Characteristics of Respondents

In this study, a total of fourteen women were included and interviewed to explore their perspectives regarding the practice of female genital mutilation. The mean age of study participants was 29 years, and half of them were between 21 and 34 years of age. The majority of the respondents were married and Orthodox Christians. Nearly two-thirds of the women interviewed respondents attended primary and secondary schools, and they reported that they undergone circumcision (Table 1).

Table 1 Socio-Demographic Characteristics of Study Participants, South Ethiopia

Current Situation of FGM/C Practice

The study participants revealed that the practice of FGM/C is a common practice throughout their community. The respondents who undergone FGM/C reported that they were circumcised between infancy and the age of 9 years without even telling them what is going on. It was carried out by locally known circumcisers like traditional birth attendants, elderly women in the village and some health professionals. A woman explained her experience as:

One day morning three women were showed up in our home while I was coming home back from river and my mother told me to be ready for circumcision and ordered me to wait in the hut behind the big house. I was 8 by the time. The only reason she gave me is that ‘You should be circumcised because all of your friends were circumcised.’ I can’t do any. Then, three women come to our home and told me to lay on the mattress on the floor. One woman sits on my chest and caught both of my hands down to the ground, my mom and another woman pulled my legs apart. Then … “don’ t ask me what happened to me? [she was laughing and nodding head]. (25 years old married woman)

In the same way, 21 years old women woman described the procedure as one of the tragic moments of her lifetime.

When I was circumcised, I thought I was dying. My blood was like a blood draining from a slaughtered animal. When I see my blood flows, I was in shock at the time.

Barriers to Stop FGM/C

The study participants raised a wide range of experiences and perceived behavioral barriers to stop female genital mutilation. Common themes regarding the barriers to stop FGM/C were perception about health risks of FGM/C, cultural value given to FGM/C, influences from peers, family and the society, FGM/C as a prerequisite for marriage, and weak efforts to stop FGMC practice.

Perception About Health Risks of FGM/C

The perception of women and other members of the community has a significant impact on attempts to end the practice of FGM/C. The study’s findings showed that participants’ perspectives on FGM/C practice varied widely. Participants in the study perceive the repercussions and effects of FGM/C on the rights and sexual and reproductive health of women and girls from one perspective. The respondents stated that the information received from different sources including healthcare providers, community leaders, and messages disseminated through mass media helped them to have good understanding about the health and social problems related to FGM/C. Among the health complications caused by FGM/C, respondents mentioned that the practice results in excessive bleeding, experience difficulty during labor and childbirth, and it may expose to HIV/AIDS.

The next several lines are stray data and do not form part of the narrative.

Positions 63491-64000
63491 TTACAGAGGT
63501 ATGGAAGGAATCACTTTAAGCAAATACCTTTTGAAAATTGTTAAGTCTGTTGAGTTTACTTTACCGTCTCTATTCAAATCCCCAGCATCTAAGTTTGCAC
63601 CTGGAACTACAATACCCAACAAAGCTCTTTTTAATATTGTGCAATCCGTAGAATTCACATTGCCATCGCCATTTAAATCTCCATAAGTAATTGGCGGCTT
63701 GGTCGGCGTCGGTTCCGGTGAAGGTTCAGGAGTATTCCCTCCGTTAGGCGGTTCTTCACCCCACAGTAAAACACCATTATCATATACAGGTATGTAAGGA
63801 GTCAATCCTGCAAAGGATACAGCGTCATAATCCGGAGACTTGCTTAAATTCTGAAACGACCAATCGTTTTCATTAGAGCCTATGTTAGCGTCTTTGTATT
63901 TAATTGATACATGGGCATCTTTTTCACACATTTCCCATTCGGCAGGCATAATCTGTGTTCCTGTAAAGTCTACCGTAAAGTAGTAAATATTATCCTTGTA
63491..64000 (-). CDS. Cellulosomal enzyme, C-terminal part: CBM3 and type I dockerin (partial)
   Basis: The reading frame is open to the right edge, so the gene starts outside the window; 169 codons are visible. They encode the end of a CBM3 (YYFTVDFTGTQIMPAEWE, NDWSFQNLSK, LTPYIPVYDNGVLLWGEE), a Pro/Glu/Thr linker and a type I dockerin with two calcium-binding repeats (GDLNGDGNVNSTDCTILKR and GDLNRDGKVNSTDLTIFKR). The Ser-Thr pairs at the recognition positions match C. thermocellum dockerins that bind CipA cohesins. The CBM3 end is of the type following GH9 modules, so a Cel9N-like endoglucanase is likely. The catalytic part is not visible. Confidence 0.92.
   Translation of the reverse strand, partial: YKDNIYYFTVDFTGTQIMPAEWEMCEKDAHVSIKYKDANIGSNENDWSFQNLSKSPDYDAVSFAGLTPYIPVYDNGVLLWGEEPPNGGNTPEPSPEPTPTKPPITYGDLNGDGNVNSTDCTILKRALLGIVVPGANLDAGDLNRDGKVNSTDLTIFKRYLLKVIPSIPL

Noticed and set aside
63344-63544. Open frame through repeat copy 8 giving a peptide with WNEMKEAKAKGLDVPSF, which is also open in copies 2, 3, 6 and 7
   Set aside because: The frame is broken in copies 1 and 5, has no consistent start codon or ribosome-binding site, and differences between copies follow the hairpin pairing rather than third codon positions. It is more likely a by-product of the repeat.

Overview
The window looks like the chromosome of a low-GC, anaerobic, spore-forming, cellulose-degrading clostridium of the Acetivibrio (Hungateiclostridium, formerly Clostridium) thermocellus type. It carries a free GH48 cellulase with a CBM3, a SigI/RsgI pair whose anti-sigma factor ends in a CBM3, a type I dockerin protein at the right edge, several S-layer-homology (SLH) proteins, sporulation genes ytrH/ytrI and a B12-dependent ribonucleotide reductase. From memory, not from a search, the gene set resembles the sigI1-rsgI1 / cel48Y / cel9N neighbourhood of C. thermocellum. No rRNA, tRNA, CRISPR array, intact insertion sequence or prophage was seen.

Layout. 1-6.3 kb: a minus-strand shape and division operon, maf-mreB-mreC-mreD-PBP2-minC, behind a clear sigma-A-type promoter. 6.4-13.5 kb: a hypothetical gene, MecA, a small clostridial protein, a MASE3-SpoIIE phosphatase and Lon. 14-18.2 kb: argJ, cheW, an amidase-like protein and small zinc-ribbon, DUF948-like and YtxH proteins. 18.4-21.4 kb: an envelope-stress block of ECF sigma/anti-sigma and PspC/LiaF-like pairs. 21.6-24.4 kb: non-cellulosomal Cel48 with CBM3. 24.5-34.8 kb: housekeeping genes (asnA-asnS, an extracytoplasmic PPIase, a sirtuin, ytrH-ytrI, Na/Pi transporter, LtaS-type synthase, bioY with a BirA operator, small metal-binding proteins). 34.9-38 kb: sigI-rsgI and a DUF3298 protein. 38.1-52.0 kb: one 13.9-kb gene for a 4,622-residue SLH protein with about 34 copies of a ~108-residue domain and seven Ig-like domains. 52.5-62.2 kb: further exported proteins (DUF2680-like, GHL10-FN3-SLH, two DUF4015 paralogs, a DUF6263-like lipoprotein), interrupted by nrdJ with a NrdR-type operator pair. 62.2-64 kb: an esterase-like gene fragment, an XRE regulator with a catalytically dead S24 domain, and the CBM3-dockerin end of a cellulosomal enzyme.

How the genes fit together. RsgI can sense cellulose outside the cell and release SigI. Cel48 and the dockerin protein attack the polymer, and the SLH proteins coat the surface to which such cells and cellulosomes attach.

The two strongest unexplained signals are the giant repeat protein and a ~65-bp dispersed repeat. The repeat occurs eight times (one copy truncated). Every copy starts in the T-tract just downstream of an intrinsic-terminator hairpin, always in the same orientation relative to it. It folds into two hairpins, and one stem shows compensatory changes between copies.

Every time I heard about female genital mutilation, I become worried of going through pregnancy. Health care providers have told me that women who undergone FGM may have difficulty during labor. (28 years old women)

Similarly, another respondent reported the effect of FGM/C from tragic experience of her friend:

I see the practice of FGM as a bad practice, which causes health complication to the women and her fetus during labour. You see, … I lost my friend last year. She died during labour, while she is giving birth, but she didn’t survive the incident. Based on the information from the health care provider, the reason for her death is the scar from the circumcision began to tear and bleed. She lost too much blood and her baby died in her uterus. (23 years old female)

Contrary to the above perspective, the study participants perceived the FGM/C practice as an important traditional practice that every woman should undergo. The respondents believe that that woman should continue to practice FGM/C to earn community’s respect. Such traditionally influenced perception of the community has impacted them from realizing the risks of FGM/C. In addition to this, it was also seen as a major factor contributes for the continued practice of FGM/C. According to the explanation of a 32-year old respondent, the community perceives FGM/C as a normal procedure practiced for generations and makes the efforts of stopping FGM/C as a difficult process.

In our community, FGM is seen just as the removal of the tip of the clitoris, as having no risk to the women. The health risks related to FGM is not well understood by the community and they practiced it for a long period of time as an essential procedure. As a result of this, the community respect and continued to practice FGM for generations. So, I think it is difficult to simply stop FGM. (32 years old married woman)

Correspondingly, this assertion was also reinforced by a woman who undergone FGM/C. As she explained, the practice of FGM/C is an important practice that should be maintained and transferred to generations: